White Paper

Assessing and Treating Challenging Behavior During Bedtime Routine
by: Charlene Gervais, M.ADS, BCBA

Assessing and Treating Challenging Behavior During Bedtime Routine

 

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White Paper: Assessing and Treating Challenging Behavior During Bedtime Routine

 

 

 

Excerpt from White Paper

Information Sources

The information and observation for the assessment and baseline were obtained from the client’s mother and father. The parents completed a Functional Assessment Interview (FAI) and the Parental Interactive Bedtime Behavior Scale (PIBBS). Direct observations of the client were conducted by the mother for 5 nights and the father for 2 nights.

 

Reason for Referral

*Adam has been sleeping in his own bed for the past 1.5 years. Both parents have reported an increase in maladaptive behaviors at bedtime, such as tantrums, getting out of bed and making repeated requests for items and activities. These behaviors are significant because they occur frequently and have been affecting the child’s sleep. Furthermore, the mother whom is primarily responsible for putting the child to bed has reported an increased level of stress. *Adam’s parents are concerned with the increase in maladaptive behaviors at bedtime since *Adam is usually a compliant child. Both parents expressed that they would like to see a decrease in maladaptive behaviors at bedtime and an increase time spent in bed until he falls asleep.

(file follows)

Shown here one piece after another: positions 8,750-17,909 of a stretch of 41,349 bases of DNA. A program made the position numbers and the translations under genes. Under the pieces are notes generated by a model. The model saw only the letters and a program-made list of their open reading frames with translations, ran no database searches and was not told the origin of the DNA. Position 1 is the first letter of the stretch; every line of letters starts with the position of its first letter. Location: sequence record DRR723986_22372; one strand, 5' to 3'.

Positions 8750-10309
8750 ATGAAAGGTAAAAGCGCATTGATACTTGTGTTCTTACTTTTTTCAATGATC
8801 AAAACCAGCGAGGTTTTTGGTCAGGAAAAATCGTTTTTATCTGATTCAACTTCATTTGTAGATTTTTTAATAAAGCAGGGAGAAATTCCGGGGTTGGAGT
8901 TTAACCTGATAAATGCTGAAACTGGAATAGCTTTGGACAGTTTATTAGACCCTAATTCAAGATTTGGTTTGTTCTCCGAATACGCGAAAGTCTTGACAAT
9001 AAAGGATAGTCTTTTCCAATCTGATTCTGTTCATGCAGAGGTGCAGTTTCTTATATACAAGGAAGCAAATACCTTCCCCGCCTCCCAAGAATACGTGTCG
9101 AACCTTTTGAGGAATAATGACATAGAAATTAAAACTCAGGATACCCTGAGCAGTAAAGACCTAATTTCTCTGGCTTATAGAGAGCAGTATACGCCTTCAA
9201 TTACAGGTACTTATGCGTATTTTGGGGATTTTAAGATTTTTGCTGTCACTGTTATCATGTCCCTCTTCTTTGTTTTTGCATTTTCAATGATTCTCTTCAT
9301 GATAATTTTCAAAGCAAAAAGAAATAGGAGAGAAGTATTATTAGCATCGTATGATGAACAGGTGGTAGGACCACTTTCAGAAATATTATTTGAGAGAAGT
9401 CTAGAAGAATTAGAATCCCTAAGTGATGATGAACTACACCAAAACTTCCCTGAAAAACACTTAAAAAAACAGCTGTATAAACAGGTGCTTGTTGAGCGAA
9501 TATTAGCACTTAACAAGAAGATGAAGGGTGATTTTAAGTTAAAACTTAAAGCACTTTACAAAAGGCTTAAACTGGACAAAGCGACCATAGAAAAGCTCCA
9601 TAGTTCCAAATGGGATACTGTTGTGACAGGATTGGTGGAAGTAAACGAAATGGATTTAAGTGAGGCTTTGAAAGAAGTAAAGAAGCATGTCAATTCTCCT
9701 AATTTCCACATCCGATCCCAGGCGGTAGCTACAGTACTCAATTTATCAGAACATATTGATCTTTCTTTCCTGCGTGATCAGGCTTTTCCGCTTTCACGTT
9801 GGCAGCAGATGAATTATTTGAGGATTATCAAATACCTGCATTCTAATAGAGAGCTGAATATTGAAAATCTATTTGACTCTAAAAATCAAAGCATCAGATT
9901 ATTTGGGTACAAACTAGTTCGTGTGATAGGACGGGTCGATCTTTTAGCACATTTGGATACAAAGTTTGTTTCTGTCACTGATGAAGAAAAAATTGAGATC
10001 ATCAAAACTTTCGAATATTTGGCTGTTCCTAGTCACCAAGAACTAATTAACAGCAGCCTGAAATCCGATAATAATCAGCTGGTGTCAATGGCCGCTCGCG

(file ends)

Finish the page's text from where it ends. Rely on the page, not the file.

Background Information/History

*Adam is a typically developing 3.5 year old male. He lives at home with his mother, father and 1 year old brother. He has a close relationship with his mother, father, brother as well as his aunts, uncles, cousins and grandparents. Both parents have indicated that he is well behaved aside from an occasional tantrum or noncompliant behavior.  *Adam has been attending preschool 5 mornings a week since September 2008. He has a good relationship with his teachers and peers. He presents strong social and play skills and actively participates in most activities. His teachers indicate that he has difficulty with new activities and changes in routine.

The information in this article is for general information purposes only and is not intended to provide any type of professional advice. Portia does not guaranty the accuracy or reliability of any information contained in this article from third party sources. You should consult a Board Certified Behavior Analyst or other qualified professional for specific advice. Portia International assumes no responsibility for any reliance made on or misuse or omissions of the information contained in this article.

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